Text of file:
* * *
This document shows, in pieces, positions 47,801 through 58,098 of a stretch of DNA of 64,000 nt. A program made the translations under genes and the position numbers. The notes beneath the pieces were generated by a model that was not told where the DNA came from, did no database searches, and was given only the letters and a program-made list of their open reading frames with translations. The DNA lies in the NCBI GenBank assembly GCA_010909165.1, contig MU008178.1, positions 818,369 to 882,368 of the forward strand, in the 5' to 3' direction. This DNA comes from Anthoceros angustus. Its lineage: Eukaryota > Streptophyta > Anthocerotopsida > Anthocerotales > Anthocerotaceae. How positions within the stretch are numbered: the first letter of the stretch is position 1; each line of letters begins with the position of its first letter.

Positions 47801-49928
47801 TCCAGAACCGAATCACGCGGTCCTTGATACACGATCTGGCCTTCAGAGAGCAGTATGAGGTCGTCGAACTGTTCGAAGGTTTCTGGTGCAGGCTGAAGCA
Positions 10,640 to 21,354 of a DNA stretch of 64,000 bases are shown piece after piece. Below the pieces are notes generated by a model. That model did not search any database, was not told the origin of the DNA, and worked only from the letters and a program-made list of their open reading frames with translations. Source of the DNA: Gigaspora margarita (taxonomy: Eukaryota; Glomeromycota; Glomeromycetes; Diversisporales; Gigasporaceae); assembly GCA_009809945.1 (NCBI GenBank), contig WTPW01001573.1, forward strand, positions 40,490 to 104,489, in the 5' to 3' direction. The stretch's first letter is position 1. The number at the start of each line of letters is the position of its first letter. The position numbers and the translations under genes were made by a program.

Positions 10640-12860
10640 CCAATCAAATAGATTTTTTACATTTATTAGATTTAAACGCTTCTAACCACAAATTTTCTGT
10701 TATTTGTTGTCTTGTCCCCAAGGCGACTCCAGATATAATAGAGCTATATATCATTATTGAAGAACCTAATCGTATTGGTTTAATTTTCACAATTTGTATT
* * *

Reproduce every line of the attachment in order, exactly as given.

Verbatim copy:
This document shows, in pieces, positions 47,801 through 58,098 of a stretch of DNA of 64,000 nt. A program made the translations under genes and the position numbers. The notes beneath the pieces were generated by a model that was not told where the DNA came from, did no database searches, and was given only the letters and a program-made list of their open reading frames with translations. The DNA lies in the NCBI GenBank assembly GCA_010909165.1, contig MU008178.1, positions 818,369 to 882,368 of the forward strand, in the 5' to 3' direction. This DNA comes from Anthoceros angustus. Its lineage: Eukaryota > Streptophyta > Anthocerotopsida > Anthocerotales > Anthocerotaceae. How positions within the stretch are numbered: the first letter of the stretch is position 1; each line of letters begins with the position of its first letter.

Positions 47801-49928
47801 TCCAGAACCGAATCACGCGGTCCTTGATACACGATCTGGCCTTCAGAGAGCAGTATGAGGTCGTCGAACTGTTCGAAGGTTTCTGGTGCAGGCTGAAGCA
Positions 10,640 to 21,354 of a DNA stretch of 64,000 bases are shown piece after piece. Below the pieces are notes generated by a model. That model did not search any database, was not told the origin of the DNA, and worked only from the letters and a program-made list of their open reading frames with translations. Source of the DNA: Gigaspora margarita (taxonomy: Eukaryota; Glomeromycota; Glomeromycetes; Diversisporales; Gigasporaceae); assembly GCA_009809945.1 (NCBI GenBank), contig WTPW01001573.1, forward strand, positions 40,490 to 104,489, in the 5' to 3' direction. The stretch's first letter is position 1. The number at the start of each line of letters is the position of its first letter. The position numbers and the translations under genes were made by a program.

Positions 10640-12860
10640 CCAATCAAATAGATTTTTTACATTTATTAGATTTAAACGCTTCTAACCACAAATTTTCTGT
10701 TATTTGTTGTCTTGTCCCCAAGGCGACTCCAGATATAATAGAGCTATATATCATTATTGAAGAACCTAATCGTATTGGTTTAATTTTCACAATTTGTATT